What would I change recipe-wise for a future batch? The base of this beer is quite solid in my opinion. If one wants to get a stronger vanilla and raisin character, one should consider maturing this beer in a keg first and add vanilla and raisins just a few weeks before taking the first sip. Key components in making this beer are for sure a long maturation time to give the beer enough time to mellow out. Cheers!

Tasting: #44 Traditional Berliner Weisse

Eureka, its time for another tasting post. Today is all about my first Berliner Weisse. I brewed my batch (#44 Traditional Berliner Weisse) back in February 2012. I went with a traditional grist (Pilsner and wheat malt) and did a spontaneous mash-souring. So no addition of any Lactobacillus or any other bacteria. Did a primary fermentation with a classical European yeast (Wyeast’s #1338 European Ale) kegged one share and bottled a small part of the batch with some Brettanomyces I isolated from a beer made by BFM. Nearly four months now passed since the bottling. Lets see how the beer in the bottle (with Brettanomyces) turned out. By the way, the share without Brettanomyces in the keg is very similar to this one although not as sour and complex. Therefore no tasting notes about the share without Brettanomyces.

Aroma: Very lemony and lots of apples. Some sourness detectable (lactic acid). Some funkiness as well. Very similar to a cider. Smells clean.

Appearance: Yellow, cloudy, white head, lots of carbonation visible.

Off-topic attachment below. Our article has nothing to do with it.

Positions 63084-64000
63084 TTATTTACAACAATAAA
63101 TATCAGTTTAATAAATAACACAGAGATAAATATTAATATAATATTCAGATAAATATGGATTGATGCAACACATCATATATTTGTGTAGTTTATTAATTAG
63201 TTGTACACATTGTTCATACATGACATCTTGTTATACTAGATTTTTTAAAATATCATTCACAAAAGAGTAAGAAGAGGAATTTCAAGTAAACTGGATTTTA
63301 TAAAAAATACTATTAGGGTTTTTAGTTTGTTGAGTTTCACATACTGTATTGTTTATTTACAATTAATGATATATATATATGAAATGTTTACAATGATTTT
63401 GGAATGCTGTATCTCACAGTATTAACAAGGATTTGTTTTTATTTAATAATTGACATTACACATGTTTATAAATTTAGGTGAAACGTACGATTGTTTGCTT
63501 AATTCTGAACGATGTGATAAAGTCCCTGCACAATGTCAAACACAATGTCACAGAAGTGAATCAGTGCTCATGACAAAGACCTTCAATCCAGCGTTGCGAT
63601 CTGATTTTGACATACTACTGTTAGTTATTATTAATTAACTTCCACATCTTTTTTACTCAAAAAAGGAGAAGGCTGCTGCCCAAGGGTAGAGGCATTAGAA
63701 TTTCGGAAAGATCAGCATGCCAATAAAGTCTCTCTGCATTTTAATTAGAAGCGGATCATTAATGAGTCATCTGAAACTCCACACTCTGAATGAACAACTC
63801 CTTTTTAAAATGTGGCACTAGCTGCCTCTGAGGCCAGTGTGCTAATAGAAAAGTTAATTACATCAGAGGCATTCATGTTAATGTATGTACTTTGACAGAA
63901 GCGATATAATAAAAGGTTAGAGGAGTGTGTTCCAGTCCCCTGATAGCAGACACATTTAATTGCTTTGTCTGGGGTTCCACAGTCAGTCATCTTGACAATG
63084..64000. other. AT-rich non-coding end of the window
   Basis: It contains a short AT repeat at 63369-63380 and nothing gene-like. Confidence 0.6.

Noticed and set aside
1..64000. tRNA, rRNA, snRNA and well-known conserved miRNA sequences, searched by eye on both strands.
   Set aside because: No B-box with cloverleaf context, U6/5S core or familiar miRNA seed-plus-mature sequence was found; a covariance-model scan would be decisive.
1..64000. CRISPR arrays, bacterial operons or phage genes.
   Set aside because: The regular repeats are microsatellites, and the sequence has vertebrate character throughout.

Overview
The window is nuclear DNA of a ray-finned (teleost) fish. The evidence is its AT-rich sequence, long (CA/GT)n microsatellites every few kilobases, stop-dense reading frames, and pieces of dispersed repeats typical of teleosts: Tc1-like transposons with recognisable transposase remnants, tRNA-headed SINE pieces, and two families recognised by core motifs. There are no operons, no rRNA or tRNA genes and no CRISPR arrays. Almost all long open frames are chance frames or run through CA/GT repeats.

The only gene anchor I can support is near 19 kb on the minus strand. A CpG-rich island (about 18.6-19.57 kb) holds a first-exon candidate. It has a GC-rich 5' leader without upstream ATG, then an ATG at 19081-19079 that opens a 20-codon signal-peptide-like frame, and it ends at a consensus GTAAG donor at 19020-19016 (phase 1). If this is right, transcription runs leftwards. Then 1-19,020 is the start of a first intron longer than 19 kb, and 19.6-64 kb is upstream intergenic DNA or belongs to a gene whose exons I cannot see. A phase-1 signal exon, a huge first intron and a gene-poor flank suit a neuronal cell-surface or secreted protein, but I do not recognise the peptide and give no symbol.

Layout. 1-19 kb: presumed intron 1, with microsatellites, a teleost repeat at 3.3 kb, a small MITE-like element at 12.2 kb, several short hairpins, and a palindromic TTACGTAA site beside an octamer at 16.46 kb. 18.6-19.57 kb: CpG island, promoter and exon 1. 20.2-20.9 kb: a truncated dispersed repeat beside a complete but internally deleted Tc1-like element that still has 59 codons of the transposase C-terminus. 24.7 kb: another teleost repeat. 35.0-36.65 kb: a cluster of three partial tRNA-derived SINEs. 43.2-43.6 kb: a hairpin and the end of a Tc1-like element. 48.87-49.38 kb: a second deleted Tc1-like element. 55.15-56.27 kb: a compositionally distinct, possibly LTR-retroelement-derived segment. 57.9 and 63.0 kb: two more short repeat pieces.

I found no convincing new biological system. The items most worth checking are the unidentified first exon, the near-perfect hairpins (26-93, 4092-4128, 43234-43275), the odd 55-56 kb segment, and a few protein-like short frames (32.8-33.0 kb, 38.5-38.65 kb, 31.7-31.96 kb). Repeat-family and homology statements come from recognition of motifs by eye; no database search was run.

Flavor: Not a lot of flavors. There is some sourness detectable. Some hints of grains (malty-, breadyness). And again some apple notes as well. All in all very similar to a cider. Maybe the sourness in the Weisse is just a bit more powerful than in a cider.

Mouthfeel: Light body, lively carbonation, medium lasting malty/bready aftertaste. No sour or astringent aftertaste.

Overall Impression: What shall I say. Looking back, I would not have guessed it would turn out like this. This is a very drinkable beer indeed. Some notes of a wheat beer (grainyness, head) but with some sourness attached. For my taste, the sourness level is a bit too low. However, this recipe was not about the right level of sourness. It was about the spontanteous sour-mashing technique. In my opinion, this worked completely. All the Berliner Weisses I had from this batch were ok. Nothing to complain about.

My next Berliner Weisse is already in the pipeline. Just got my #3191 Berliner Weisse blend today and a Berliner Weisse brew day is in the near future. I just have to wait to get some empty bottles… (And I am already working on it…). And I already planned to isolate the Brettanomyces from the blend (my longtime followers will already have guessed…).

This was a very interesting and very informative experiment in my opinion. Not only is it possible to make a beer without ever boiling it, but it is also possible to use the microorganisms on the grains to sour a beer. A very neat way in my opinion to get yourself a sour beer if you do not want to purchase any souring bugs. However, comparing the Berliner Weisses with and without Brettanomyces, the one without it is clearly less sour. Brettanomyces seems to enhance the sourness level as well. From now on, all my Berliner Weisse brews will have some Brettanomyces in it, like a traditional Berliner Weisse.

This post closes another experiment of mine. Stay tuned for further experiments!